- Buy a twin size flat sheet. This might sound crazy, but after it is washed, the fabric is easy to drape and place over your height pieces. Plus, you can tuck in the hem, if needed. NO joke; I have done this. I’m all about spending as little money as necessary. Bonus: you can use it later as a bedsheet! That’s a win-win!
- A throw blanket. Not one of those thick, huge ones. Use one (or more) of the thin, small ones. These too are flexible and can drape well. Just make sure it is machine washable and goes with your theme.
Take your selected primary layer and add it in such a way that it covers your boxes, crates, and books. Tuck it in, and let it bunch in areas. You don’t want the weight of the fabric to pull and hang straight down. That won’t look good. Now take a step back and look at what you have done. Do you see it coming together? I bet you do! Take a minute to adjust the height arrangements and readjust the primary layer until you are satisfied with the overall look.
Fifth: Accent/Top layer
If you are happy with how the base and primary layers look, don’t feel obligated to add an accent layer. It’s up to you. That is the beauty of this – it is up to you – it is YOUR creation!
The accent layer uses even smaller pieces of fabric. It can help tie your theme together. Let’s say you are doing a color theme of white and yellow. Your base layer is white and your primary layer is yellow. Maybe adding a top layer of a yellow and white print brings it all together. Or maybe you used white for both your base and primary layer. The top layer adds the “pop” of yellow to your buffet presentation.
The accent/top layer goes over your height sections, and maybe some of the flat areas. It is up to you. Here are a few ideas for your accent layer:
- Cloth napkins (solid and/or printed)
- Scarves (yep, I have used my own scarves for an accent layer)
- Smaller fabric pieces – ½ to 1 yard. These are great to find at your local craft or fabric store because you won’t need much, and you can cut them to fit. If the frayed edges bother you, just tuck them under. No need to sew!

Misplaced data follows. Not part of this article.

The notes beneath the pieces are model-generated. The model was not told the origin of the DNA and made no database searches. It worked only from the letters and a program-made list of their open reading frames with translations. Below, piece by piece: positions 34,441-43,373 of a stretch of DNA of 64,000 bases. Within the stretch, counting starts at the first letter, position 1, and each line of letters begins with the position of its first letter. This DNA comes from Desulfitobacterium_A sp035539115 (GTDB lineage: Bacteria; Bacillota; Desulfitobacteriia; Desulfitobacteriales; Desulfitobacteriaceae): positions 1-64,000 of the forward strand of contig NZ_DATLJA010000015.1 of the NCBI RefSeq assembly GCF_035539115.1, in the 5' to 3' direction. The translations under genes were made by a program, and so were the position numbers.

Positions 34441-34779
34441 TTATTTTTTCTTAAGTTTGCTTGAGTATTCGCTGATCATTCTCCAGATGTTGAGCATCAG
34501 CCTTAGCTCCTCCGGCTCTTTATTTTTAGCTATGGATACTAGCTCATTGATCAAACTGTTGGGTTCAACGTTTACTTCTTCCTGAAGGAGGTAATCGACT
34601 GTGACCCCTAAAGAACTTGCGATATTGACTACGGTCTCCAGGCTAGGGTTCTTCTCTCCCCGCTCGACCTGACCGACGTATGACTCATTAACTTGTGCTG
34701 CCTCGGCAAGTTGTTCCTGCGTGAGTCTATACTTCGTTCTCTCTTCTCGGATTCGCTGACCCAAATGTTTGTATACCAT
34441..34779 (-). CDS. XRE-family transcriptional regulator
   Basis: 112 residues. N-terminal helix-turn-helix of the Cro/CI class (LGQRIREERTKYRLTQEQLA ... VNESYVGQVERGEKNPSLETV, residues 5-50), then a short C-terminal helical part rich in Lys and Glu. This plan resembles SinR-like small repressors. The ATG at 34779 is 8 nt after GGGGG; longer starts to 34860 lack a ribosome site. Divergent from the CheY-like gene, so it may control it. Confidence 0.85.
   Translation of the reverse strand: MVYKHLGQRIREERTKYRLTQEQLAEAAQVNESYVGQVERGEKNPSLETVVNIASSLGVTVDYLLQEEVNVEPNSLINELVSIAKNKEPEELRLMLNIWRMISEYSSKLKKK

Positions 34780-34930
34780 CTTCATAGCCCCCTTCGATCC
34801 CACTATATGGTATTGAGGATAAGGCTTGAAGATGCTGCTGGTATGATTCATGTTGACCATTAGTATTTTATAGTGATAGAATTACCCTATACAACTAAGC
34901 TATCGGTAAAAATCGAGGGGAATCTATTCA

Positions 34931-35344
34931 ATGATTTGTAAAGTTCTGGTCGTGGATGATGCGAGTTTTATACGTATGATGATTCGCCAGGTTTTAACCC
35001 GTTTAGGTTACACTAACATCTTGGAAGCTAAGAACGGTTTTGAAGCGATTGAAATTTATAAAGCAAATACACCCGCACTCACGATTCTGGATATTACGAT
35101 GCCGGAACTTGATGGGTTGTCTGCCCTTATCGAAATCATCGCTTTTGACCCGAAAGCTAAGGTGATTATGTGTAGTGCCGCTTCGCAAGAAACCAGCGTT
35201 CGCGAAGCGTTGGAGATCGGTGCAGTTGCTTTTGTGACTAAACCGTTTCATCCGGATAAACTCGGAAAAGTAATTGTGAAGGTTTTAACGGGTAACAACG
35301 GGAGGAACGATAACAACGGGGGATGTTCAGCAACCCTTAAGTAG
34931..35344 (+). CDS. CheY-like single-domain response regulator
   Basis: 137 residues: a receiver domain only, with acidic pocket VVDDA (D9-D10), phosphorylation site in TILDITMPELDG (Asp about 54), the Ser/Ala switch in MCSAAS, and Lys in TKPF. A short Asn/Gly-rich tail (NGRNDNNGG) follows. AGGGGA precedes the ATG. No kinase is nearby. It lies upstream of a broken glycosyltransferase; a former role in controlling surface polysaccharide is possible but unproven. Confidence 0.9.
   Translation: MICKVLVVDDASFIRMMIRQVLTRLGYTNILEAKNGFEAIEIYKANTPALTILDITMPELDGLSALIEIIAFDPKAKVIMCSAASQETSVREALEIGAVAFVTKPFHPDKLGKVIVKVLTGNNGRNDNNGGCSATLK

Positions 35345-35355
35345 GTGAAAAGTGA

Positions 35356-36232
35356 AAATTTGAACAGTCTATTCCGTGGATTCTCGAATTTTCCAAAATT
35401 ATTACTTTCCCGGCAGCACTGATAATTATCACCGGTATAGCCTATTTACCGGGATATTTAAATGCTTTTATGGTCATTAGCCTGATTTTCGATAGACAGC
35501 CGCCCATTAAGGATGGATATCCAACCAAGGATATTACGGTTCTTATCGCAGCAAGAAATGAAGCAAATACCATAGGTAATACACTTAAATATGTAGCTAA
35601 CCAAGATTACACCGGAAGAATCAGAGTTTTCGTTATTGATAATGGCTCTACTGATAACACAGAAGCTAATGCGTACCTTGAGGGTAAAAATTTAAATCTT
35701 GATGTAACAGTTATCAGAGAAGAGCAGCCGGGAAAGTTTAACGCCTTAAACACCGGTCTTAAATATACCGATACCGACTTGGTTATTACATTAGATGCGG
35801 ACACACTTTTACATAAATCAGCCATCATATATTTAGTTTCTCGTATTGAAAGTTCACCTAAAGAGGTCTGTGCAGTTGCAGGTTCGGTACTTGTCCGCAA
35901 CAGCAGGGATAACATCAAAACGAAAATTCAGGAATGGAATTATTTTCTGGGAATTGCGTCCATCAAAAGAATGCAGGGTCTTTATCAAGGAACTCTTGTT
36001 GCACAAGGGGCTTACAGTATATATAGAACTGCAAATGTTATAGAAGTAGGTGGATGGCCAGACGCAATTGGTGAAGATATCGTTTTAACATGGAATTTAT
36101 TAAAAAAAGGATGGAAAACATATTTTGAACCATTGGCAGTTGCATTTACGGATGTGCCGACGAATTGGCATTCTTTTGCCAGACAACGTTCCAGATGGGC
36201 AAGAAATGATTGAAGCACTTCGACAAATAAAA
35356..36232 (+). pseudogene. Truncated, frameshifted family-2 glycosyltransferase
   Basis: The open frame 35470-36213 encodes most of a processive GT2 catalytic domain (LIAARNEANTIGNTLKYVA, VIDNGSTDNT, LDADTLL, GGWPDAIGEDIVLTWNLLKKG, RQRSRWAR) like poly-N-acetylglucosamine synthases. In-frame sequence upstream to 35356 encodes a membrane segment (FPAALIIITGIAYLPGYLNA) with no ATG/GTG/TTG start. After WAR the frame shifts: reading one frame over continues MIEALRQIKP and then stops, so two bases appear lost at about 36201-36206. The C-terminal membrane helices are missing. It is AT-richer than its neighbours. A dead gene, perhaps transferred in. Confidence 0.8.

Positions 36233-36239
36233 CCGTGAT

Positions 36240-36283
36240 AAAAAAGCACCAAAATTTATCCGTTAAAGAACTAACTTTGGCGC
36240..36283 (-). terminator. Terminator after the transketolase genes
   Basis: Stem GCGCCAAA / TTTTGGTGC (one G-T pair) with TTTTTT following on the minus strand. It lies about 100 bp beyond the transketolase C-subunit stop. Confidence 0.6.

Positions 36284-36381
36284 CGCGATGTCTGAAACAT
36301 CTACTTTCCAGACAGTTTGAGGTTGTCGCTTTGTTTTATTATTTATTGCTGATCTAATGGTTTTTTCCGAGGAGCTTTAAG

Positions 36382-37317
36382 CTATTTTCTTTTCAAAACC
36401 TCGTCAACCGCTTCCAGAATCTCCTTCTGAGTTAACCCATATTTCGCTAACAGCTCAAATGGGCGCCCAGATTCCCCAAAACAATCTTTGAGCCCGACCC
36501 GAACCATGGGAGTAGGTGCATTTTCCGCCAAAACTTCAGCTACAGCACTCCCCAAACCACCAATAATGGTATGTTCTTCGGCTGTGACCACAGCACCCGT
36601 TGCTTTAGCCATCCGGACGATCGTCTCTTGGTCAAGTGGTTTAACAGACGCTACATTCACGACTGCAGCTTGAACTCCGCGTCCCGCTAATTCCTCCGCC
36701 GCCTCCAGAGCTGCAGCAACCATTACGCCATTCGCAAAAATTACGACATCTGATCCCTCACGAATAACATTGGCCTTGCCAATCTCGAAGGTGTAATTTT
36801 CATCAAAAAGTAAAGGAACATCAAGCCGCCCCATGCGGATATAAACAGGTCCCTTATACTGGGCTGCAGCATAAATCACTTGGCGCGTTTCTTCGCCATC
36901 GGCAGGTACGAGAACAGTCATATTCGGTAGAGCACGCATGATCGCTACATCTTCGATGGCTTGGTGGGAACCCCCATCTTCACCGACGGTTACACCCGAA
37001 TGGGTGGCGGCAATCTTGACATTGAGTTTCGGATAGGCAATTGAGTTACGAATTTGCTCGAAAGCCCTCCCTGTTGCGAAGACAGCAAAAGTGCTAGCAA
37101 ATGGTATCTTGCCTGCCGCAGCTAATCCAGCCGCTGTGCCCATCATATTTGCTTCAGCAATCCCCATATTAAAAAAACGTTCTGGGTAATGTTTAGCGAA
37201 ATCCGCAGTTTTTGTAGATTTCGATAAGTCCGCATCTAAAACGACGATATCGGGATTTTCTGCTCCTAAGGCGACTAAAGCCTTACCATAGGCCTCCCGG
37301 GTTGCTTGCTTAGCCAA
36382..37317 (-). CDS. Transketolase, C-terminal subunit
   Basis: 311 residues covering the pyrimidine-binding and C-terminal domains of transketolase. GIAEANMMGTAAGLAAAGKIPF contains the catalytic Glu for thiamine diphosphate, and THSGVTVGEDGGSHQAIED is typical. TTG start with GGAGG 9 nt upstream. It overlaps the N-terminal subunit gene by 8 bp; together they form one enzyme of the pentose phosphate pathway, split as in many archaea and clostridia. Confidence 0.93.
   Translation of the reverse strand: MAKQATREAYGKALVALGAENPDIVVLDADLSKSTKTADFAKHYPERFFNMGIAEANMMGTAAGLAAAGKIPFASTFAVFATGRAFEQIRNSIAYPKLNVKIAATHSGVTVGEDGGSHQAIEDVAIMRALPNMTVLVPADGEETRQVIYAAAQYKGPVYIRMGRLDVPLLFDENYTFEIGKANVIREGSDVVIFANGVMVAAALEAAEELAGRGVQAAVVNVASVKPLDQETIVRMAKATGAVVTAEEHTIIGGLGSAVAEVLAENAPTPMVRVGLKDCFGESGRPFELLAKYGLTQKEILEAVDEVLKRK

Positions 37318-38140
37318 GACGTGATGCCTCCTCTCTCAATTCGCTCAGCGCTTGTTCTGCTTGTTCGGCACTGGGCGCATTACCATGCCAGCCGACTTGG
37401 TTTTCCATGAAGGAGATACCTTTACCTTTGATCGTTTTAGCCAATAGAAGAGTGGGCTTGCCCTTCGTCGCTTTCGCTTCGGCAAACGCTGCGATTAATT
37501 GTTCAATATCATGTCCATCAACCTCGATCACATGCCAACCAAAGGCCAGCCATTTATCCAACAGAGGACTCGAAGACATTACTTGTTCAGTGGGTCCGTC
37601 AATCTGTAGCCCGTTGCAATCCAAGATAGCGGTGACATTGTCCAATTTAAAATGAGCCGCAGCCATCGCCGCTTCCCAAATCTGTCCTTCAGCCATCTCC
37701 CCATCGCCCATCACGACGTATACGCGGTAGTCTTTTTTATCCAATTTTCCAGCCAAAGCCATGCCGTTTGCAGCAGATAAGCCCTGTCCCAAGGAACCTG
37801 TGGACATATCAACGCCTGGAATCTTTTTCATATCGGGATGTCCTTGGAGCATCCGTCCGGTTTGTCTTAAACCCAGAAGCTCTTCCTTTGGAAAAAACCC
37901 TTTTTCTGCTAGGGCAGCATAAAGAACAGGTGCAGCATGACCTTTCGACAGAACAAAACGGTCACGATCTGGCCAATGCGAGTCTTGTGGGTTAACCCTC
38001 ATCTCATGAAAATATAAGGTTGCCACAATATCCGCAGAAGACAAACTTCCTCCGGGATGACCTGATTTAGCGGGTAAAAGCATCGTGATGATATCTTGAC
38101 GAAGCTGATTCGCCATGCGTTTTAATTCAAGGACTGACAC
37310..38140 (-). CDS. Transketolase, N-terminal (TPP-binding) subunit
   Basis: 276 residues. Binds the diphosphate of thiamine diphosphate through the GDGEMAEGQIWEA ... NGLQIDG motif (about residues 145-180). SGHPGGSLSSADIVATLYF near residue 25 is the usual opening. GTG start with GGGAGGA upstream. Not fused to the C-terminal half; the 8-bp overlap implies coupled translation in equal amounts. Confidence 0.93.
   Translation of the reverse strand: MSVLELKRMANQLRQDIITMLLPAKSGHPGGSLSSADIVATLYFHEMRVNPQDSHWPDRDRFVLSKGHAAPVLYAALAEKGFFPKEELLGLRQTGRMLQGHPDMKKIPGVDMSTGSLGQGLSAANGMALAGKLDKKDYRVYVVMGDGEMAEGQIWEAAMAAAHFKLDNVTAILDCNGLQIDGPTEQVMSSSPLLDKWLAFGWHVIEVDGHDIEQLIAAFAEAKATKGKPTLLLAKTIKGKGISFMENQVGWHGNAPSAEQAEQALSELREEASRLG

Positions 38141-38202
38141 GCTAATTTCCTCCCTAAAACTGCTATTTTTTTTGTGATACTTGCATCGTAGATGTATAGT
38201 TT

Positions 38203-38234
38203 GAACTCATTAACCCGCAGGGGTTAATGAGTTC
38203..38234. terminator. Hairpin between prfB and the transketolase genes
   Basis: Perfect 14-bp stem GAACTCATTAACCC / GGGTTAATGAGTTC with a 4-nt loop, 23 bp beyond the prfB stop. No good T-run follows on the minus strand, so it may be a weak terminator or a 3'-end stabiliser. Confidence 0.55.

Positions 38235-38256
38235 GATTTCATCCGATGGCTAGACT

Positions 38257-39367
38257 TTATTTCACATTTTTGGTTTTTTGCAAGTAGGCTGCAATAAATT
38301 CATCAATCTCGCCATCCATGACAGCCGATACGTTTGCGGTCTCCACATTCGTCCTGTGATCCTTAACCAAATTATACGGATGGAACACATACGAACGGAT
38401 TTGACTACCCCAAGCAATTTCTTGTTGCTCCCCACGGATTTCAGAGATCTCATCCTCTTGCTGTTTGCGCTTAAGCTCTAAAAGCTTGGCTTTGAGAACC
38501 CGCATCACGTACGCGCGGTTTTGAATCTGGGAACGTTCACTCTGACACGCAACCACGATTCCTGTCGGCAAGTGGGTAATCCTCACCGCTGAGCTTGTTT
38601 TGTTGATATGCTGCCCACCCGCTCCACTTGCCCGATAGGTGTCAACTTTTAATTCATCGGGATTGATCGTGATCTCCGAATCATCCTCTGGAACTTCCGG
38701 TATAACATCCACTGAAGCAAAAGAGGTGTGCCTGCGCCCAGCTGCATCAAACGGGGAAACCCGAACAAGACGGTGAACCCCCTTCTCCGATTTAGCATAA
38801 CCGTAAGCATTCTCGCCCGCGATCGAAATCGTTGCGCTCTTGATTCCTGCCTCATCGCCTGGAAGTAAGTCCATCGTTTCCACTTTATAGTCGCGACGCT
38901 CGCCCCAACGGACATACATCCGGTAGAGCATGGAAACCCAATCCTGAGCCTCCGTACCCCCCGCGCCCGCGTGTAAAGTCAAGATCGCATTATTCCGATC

Sixth: Buffet Table Decorations
When you create your buffet table, add as many or as few table decorations as you want. Again – it’s up to you. If you choose to add flowers, I would suggest ones that don’t have a scent. You want your guests to smell the food, not the flowers. You also want to make sure the flowers don’t hang directly over the food, so nothing accidentally falls into a dish.
Final: Serving Pieces/Utensils
The final step to creating your buffet table is to place a stack of empty plates where you want your guests to start. Then lay out the food from appetizers, to entrees, to desserts. Or from cold to hot dishes. Make sure you have small plates available to rest the serving utensils. You don’t want your guest placing them on the fabric.
At the end of the buffet, place the utensils and napkins, so your guest can take them to their seat. *Tip; have the utensils facing down, not up. People don’t want to use a fork that someone else has touched. Plus, facing down makes them easier to grab.
Fini! Your buffet is now complete. Step back and admire your handiwork. Great job!
*Additional Buffet Tips
- Have small note cards and markers available to identify the different food dishes. If your guests are contributing to the meal, and if anyone has allergies, everyone will find it extremely helpful.
- Have the drinks separate from the buffet table. It prevents your guests from bumping into each other.
- Make sure it is obvious where the alcoholic vs non-alcoholic drinks are located, and that they are clearly labeled. Your guests will appreciate it, and no one will need to ask.
- If you will have a lot of appetizers and entrees, consider a separate location for desserts.
Do you want to know what mistakes to avoid on your buffet? Then check out the 9 Biggest Mistakes Setting a Buffet Table.